Taipei, Oct. 24 (CNA) The United States will not sacrifice Taiwan’s interests in exchange for improved ties with China, a visiting former senior U.S. official said Tuesday in Taipei.
Daniel Russel, a former U.S. assistant secretary of state for East Asian and Pacific affairs made the comments amid the ongoing 19th Chinese Communist Party Congress in Beijing and an upcoming first ever trip to China by U.S. President Donald Trump. The remarks were also directed at continued speculation that Beijing’s increased importance to U.S. foreign policy could pose a problem for Taipei.
Russel said that China has undergone major changes over the past five years under the leadership of Chinese President Xi Jinping, underscored by the country’s growing economic strength and more active role in regional and global affairs.
Against this backdrop it is not surprising that China has become more important to U.S. foreign policy, he added.
“But should that be a problem for Taiwan? The common interests, the shared values, the institutional linkages, and the strong people-to-people ties and all the things I just described are like anchors, bonds that help ensure that improvements in U.S-China relations will never come at Taiwan’s expense,” he stressed.
Although the occupants of the White House and the Presidential Office have changed in recent years, what has not changed is the deep-rooted friendship between American and Taiwanese people, he said.
“What has not changed is U.S. policy, which is based on the Taiwan Relations Act and the Three Joint Communiques. What has not changed is America’s enduring interest in the continued success, prosperity and self-determination of the people of Taiwan,” he added.
Having said that, Russel also reiterated that the U.S. will not serve as an intermediary between Beijing and Taipei.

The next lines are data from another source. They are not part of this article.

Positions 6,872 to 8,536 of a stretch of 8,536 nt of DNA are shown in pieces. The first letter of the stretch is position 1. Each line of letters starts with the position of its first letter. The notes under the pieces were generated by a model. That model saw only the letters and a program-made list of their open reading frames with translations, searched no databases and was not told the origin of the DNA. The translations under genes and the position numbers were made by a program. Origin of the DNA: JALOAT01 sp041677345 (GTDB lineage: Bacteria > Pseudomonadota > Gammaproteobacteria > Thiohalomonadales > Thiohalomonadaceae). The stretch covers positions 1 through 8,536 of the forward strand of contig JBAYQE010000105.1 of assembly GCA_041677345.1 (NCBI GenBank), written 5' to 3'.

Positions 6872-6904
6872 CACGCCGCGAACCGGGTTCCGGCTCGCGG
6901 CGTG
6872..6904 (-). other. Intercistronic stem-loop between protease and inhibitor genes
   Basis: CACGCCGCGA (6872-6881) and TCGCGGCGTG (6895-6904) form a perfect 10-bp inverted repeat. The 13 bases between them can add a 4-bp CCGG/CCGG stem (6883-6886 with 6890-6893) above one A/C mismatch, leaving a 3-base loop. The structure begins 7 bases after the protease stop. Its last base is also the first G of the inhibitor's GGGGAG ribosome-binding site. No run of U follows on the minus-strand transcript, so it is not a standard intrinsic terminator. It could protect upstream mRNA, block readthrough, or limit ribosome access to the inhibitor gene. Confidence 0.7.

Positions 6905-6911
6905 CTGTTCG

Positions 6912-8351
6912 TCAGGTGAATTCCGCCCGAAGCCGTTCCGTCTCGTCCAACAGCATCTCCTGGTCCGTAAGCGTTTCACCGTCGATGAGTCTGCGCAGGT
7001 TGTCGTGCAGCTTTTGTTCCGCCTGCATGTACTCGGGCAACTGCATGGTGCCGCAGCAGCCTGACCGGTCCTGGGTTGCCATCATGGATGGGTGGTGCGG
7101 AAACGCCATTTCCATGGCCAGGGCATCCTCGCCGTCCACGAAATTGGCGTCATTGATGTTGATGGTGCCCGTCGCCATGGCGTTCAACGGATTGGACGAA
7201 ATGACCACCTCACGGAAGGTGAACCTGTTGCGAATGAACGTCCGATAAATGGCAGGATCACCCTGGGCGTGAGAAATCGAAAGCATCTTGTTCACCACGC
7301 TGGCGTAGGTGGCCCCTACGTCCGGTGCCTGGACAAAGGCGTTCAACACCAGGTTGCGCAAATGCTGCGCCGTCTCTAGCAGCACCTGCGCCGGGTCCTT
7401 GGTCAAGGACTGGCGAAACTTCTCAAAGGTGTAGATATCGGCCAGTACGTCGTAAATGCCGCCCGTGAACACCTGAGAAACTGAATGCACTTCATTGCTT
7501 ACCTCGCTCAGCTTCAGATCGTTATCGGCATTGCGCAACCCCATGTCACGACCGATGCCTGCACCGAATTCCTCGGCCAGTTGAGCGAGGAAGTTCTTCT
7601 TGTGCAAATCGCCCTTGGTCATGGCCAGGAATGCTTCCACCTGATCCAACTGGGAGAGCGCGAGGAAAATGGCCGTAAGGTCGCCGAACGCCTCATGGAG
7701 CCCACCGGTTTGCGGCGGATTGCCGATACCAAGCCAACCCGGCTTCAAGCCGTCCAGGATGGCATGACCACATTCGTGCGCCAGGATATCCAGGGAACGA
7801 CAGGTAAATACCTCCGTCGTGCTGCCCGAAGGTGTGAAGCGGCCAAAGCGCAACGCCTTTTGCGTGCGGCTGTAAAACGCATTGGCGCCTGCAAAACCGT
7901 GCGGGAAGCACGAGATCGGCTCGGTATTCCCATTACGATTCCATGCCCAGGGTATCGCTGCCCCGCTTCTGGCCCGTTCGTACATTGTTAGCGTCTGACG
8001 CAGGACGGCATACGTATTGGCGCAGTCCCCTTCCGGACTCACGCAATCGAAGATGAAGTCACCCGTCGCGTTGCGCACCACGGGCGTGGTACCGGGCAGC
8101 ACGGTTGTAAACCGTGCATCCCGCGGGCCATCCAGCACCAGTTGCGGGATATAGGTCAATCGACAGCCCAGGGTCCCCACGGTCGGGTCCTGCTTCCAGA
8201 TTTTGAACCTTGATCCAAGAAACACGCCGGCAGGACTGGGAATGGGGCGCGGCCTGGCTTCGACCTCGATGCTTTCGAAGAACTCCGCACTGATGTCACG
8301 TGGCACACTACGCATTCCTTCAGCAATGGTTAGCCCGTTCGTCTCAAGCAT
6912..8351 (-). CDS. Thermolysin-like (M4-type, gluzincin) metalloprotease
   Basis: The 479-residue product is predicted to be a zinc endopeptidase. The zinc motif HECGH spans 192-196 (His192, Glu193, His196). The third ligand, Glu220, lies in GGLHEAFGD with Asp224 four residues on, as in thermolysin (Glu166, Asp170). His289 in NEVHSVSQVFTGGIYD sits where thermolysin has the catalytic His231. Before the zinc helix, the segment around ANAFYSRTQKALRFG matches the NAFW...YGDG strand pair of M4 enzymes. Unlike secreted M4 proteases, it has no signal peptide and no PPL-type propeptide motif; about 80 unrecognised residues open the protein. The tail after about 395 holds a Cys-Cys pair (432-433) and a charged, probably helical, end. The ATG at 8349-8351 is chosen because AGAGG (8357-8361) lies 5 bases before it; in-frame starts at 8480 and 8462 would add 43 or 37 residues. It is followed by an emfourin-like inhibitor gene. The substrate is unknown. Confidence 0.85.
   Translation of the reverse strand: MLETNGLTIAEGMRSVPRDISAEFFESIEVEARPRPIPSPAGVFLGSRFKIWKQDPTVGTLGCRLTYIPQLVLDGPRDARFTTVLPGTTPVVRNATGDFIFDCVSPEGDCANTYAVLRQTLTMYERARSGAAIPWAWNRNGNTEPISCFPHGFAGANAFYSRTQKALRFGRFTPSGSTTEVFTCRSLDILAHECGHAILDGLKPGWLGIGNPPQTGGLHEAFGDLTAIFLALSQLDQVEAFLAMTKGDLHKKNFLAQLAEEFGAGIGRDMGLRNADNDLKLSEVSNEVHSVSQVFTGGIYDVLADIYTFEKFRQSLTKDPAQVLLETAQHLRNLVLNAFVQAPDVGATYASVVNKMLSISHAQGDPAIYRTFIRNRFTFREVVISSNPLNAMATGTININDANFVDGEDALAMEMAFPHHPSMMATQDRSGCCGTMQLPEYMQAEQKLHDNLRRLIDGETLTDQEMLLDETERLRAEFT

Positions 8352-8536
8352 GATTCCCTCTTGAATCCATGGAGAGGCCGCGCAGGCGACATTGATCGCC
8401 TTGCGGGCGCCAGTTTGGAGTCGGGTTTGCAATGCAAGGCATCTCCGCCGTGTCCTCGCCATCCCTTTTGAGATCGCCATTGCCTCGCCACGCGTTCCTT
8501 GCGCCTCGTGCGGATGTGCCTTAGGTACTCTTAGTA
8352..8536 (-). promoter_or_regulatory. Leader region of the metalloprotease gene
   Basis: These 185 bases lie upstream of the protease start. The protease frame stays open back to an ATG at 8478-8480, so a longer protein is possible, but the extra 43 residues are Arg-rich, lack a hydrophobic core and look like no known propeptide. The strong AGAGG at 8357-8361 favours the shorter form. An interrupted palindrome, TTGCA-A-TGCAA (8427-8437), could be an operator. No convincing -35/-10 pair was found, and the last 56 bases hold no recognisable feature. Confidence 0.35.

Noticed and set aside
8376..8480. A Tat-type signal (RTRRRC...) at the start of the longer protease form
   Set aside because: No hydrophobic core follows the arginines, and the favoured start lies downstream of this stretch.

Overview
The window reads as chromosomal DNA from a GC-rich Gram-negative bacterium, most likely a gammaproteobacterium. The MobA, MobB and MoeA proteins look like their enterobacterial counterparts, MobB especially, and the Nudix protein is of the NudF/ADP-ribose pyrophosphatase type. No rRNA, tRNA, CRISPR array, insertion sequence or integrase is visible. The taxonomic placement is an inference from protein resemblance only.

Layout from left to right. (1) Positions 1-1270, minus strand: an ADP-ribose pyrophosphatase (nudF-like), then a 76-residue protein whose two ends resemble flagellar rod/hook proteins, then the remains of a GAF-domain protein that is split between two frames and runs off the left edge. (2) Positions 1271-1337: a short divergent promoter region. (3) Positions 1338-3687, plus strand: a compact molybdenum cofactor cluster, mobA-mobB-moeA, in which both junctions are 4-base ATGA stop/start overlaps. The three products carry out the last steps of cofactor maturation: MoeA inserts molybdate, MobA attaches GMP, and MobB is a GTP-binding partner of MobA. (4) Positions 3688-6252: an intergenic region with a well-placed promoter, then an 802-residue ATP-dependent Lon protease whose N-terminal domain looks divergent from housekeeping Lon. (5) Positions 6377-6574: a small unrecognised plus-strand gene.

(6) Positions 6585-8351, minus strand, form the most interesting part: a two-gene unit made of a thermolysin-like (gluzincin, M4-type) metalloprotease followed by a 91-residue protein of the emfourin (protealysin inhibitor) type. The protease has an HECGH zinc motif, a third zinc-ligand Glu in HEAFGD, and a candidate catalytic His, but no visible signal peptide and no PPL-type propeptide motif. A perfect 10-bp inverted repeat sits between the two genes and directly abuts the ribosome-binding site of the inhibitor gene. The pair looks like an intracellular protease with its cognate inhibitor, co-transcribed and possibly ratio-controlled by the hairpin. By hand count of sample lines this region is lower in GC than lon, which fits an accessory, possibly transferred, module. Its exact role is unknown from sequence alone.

“One of my predecessors, Ambassador Winston Lord once said, ‘Americans aren’t smart enough to mediate between Chinese.'”
“At the end of the day it falls to the people of Taiwan and to those on the mainland to muster patience, creativity, flexibility and effective communications necessary to manage relations and to resolve your differences,” he concluded.
Russel made the comments during a speech at National Chengchi University during his first-ever trip to Taiwan. He arrived on Sunday and is scheduled to leave on Wednesday.
During his stay, Russel will also visit government departments where he will learn about Taiwan’s political and economic development and government policies in the areas of diplomacy, national defense cross-strait relations, and exchange views on U.S-Taiwan links and future cooperation, according to Taiwan’s Foreign Ministry.
A career senior diplomat, Russel served as assistant secretary of state for East Asian and Pacific affairs from July 2013 to March 2017. Before that, he served at the White House as special assistant to the president and National Security Council senior director for Asian affairs.
In April, he joined the Asia Society Policy Institute (ASPI), a think tank that tackles major policy challenges confronting the Asia-Pacific, where he serves as diplomat-in-residence and a senior fellow.
(By Joseph Yeh)